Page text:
Another common mistake is to pass remarks on how the family could have taken better care of the person who passed. The truth is, each family is unique, and a visitor will have little idea about the actual pains that the family went through to keep the person healthy and alive.
Passing such a negative remark is easy, just like watching cricket on TV and blaming a fielder for dropping a crucial catch – the person criticising has no idea how hard it is to be out there performing.
10. Blaming the parents.
Upon hearing the news of a young woman who died in a car crash, a purported well-wisher arrived at the parents’ home and declared: “What sort of parents would allow a young woman to drive a car alone to work at night?” Such words only deepen the pain and guilt that the parents are already suffering.
Although attitudes and risk tolerances vary, no sane parent would knowingly do anything that would harm their child. The loss of a child is particularly devastating for parents, and it is totally wrong to pass such remarks that implicate their role in the child’s death.
11. Blaming the hospital.
Unfortunately, blaming the healthcare establishment is a convenient way to vent the inevitable anger and grief. In such situations too, it is helpful to remember that no hospital would knowingly do anything that could harm the patient.
Medicine is not an exact science, and the human body is not a machine that has replaceable parts or even an instruction manual. Medical decision making is among the most complex tasks known to man; and not all decisions lead to a positive outcome, although taken in good faith. Some illnesses are so severe that the body would succumb despite doctors doing their best. Blaming the family for not choosing another hospital or doctor is a common and futile exercise that occurs at bereaved homes.
12. Proclaim miracle cures.
After a person succumbs to illnesses such as cancer, some visitors make public assertions about magical cures that have no scientific validity, claiming that the person could have been alive through such means. Such dramatic statements serve no useful purpose to anybody except perhaps the perpetrator.
13. Criticise the departed.
It is not uncommon to hear one person pass a negative remark about the deceased person’s character, soon to be joined by other likeminded people who fuel the conversation into a full-fledged debate. “He was a good banker but wouldn’t part with a dime if you ever asked him”
14. Criticise the family’s demeanour.
Then there are a few whose sole purpose of visit seems to be to estimate how grief-stricken the family is. Such people can be heard passing comments like “When you look at her, she doesn’t come across as someone who just lost her husband. She was neatly dressed and even had her hair put up. Oh, I forgot… I think she was also wearing lip gloss!”
15. Inject gender bias.
Unfortunately, when a son dies, some people come up with public statements along the lines of “They’ve lost their only son” which is an unfair statement that reeks of gender bias. For a parent, sons and daughters are equally precious.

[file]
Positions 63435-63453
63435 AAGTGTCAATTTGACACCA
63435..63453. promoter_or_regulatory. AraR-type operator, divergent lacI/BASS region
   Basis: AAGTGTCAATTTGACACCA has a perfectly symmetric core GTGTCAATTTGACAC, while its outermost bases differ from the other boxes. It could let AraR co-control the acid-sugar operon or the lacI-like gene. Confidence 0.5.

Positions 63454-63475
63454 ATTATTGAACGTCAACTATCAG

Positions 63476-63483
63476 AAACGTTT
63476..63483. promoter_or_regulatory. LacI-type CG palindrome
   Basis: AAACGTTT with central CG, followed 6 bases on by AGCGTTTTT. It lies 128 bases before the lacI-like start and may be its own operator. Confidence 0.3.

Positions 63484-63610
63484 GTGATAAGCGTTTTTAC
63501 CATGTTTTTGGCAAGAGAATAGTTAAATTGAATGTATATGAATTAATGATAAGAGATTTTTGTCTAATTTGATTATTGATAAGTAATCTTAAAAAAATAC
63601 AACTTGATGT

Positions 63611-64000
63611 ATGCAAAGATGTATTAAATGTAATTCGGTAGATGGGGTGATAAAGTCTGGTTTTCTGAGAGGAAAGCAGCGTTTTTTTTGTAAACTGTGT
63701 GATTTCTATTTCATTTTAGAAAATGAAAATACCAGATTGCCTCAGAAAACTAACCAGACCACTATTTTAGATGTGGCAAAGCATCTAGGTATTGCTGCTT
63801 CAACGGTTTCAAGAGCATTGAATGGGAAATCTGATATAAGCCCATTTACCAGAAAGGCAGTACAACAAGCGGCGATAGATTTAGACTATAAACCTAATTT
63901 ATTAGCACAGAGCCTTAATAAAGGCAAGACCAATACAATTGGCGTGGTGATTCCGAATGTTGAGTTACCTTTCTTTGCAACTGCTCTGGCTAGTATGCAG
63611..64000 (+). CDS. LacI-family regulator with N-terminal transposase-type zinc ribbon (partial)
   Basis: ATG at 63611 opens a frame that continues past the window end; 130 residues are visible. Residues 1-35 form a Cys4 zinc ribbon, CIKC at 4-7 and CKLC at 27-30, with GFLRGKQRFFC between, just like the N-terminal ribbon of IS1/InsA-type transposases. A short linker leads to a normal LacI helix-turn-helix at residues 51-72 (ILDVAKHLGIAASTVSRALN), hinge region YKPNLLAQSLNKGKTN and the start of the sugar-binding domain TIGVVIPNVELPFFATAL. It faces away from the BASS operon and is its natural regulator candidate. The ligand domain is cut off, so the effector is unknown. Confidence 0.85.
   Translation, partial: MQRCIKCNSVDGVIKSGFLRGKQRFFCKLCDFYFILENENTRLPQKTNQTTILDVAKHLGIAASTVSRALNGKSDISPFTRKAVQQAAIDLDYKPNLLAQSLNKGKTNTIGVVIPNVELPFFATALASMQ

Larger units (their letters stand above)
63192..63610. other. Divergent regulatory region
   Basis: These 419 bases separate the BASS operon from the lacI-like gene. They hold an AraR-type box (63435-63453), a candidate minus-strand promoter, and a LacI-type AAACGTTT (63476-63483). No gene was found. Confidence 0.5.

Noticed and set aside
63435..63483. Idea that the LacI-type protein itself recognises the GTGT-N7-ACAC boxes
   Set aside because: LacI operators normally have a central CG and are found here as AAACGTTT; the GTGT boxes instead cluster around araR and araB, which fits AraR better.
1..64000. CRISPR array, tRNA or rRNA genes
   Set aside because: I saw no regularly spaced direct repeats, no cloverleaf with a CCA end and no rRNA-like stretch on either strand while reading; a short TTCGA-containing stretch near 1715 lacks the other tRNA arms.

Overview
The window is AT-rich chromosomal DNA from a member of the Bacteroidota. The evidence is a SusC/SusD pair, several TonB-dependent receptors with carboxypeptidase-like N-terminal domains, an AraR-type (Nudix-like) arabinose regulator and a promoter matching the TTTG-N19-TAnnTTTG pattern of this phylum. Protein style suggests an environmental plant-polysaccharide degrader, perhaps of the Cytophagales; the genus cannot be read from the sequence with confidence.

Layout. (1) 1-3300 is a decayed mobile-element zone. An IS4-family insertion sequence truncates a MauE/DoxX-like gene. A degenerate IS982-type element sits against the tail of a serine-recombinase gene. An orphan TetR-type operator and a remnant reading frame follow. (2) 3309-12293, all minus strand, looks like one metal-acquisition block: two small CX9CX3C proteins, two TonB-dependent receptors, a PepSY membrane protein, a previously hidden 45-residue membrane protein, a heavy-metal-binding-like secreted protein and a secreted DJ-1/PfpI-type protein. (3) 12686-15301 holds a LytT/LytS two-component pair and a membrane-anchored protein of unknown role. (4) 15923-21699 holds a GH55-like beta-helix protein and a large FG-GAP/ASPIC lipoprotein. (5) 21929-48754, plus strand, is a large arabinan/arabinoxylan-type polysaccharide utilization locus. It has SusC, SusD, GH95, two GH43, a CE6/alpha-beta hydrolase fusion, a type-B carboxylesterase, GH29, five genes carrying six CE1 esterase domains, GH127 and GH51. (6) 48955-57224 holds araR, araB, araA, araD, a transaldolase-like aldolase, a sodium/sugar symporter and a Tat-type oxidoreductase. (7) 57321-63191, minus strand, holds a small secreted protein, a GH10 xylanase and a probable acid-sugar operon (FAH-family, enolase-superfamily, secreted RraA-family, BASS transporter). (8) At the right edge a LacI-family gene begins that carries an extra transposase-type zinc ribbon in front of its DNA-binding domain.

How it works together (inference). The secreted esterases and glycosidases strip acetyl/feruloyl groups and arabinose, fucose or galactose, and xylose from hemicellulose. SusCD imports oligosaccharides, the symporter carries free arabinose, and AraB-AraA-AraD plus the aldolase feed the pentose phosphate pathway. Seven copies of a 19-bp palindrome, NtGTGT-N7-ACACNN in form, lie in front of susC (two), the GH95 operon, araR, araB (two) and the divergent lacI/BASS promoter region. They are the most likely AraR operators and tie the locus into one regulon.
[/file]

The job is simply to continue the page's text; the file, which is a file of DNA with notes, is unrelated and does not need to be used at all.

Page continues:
16. Use silly cliché words of comfort.
We often hear people say things like “Don’t be sad”, “Don’t cry”, “It is all for good”, “I know how you feel”, “He is in a better place now” in an attempt to provide comfort. Such words are of little use to someone who has just lost a loved one. After bereavement, a person goes through denial, anger, bargaining, depression and finally acceptance—these stages take time. Asking the person not to cry is like choking a person who is already gasping for air.
Incidentally, it is perfectly acceptable not to cry, as each person processes grief differently.
One must specifically avoid words that trivialise the event, some hilarious examples being:
“I can’t believe he is dead…he looks like he might just get up any minute! Are you sure he is dead?”
“You are lucky you have one other child who is alive!”
“I used to tell her to eat less and exercise more often. Her startling determination to do exactly the opposite, was amazing."
17. Impose our beliefs on someone else.
There are all kinds of people in the world with vastly contrasting belief systems—each convinced that theirs is the right version. It is a common slip-up for people to assume that sharing their own religious beliefs would bring solace to the bereaved family. Although their intent might be good, it doesn’t always work that way.
In fact, unless we are absolutely certain of the family’s religious and spiritual convictions, it is better to avoid the topic altogether, and give them some space instead.
Just as “It is all part of God’s plan” might not go down well with an atheist, “He will soon be reborn into a more beautiful life” can be hugely offending to someone who doesn’t believe in rebirth.
“According to my calculations based on astrology, he could not have chosen a better time to die” is another example of saying the wrong thing in the wrong place at the wrong time.
18. Message bloopers.
It is important to avoid language bloopers like “hearty condolences”, a common error in this part of the world. The word ‘hearty’ means happy and should not be confused with ‘heart-felt’. ‘Everything will be fine’ is another passé phrase where both the speaker and listener know it’s a lie.